Being a Healthy Church Is Hard and Holy
In a healthy, Christ-centered church, love prevails.
Close your eyes and imagine being in a community where everyone is kind, caring, trustworthy, reliable, and faithful; where peace comes from learning and struggling and growing in the Love of Christ, where forgiveness restores, and new life is common. Maybe you have experienced such a community, maybe you have it now, maybe it is just a dream. This is what Jesus intended the Church to be for all people. This is why proactively managing differences and conflicts with love matters.
In reality, we tend to regard conflict as a threat, and the “fight or flight” instinct kicks in. Many of us were taught to avoid offending or upsetting others, so we didn’t learn to speak our peace well. The truth is, conflict is inevitable and unavoidable, and can even be a blessing as a way to learn and grow. Having been in the Interim process for a year now, St. Margaret’s is becoming more and more proficient in managing conflict in healthy ways. It’s still hard work!
Jesus brings the reality of conflict within the church community and the responsibility of the leaders to our attention in Matthew’s Gospel. He quotes Scripture to teach his people how to manage conflict in a way that best increases the chance of peaceful reconciliation, which is the goal of community living, and new life in God’s love.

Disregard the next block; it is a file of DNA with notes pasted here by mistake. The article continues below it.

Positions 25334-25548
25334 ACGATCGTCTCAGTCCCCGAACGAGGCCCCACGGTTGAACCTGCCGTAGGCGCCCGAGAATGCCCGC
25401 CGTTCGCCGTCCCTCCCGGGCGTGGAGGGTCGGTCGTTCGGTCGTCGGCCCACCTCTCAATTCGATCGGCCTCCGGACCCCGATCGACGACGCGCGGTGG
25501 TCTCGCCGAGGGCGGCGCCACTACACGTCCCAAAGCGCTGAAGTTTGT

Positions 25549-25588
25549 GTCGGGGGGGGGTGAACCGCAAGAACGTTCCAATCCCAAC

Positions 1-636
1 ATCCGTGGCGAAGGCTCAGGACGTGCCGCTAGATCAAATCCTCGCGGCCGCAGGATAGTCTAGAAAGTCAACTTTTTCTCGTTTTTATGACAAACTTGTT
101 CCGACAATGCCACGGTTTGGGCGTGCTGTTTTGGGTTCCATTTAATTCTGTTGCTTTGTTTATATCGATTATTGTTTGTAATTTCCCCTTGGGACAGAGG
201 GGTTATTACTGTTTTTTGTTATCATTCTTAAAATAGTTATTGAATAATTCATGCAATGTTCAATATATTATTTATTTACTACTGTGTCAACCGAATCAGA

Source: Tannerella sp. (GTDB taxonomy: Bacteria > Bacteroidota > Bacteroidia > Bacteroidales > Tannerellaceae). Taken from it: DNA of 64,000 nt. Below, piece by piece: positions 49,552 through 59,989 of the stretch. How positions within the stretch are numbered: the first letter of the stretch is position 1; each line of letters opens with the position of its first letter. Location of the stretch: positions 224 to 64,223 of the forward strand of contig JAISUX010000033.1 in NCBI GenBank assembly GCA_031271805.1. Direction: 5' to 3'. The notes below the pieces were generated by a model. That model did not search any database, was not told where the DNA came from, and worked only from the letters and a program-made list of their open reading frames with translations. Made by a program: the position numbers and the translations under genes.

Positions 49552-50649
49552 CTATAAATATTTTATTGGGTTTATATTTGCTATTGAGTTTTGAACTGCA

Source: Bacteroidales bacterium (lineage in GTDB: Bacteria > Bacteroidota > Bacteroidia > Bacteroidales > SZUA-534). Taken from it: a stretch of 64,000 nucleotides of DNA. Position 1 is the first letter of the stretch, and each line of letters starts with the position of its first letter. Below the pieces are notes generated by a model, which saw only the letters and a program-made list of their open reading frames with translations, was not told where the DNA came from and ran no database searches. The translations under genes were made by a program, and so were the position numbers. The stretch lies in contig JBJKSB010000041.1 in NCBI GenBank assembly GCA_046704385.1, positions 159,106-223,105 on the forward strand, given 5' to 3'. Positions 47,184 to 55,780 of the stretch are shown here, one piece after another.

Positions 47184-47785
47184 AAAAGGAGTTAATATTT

It starts with direct communication, no triangles or gossip. If necessary, bring a couple of spiritually mature leaders, so that it is done prayerfully and with grace. If resolution still doesn’t happen, it’s usually because one party is willfully acting without regard to the negative impact of their behavior on the whole community. In Jesus’ time, that merited a public reckoning, but we don’t do that anymore. We do, however, have to face our role in the conflict and do our best to reconcile. If that fails, Jesus directs us to prayerfully come to the hard decision to basically say, “you can do that, but you can’t do it here.”
To thrive as a church in the future, we, and all churches, must decide if we will put being a healthy church with vibrant mission ahead of personalities, especially those who manifest disruptive and destructive behaviors. Then we become living proof that love prevails, forgiveness heals, and that lessons learned through managing conflict well are life-changing.
It is a beautiful thing to be among those who practice God-centered ways of speaking the truth in love, listening to the other viewpoints, and engage in the work of finding compromise, or at least mutual understanding and respect. This is what it means to be a Christ-centered church. It is holy work, and Jesus promises to be in it with us, saying, “Where two or three are gathered in my name, I am there among them.”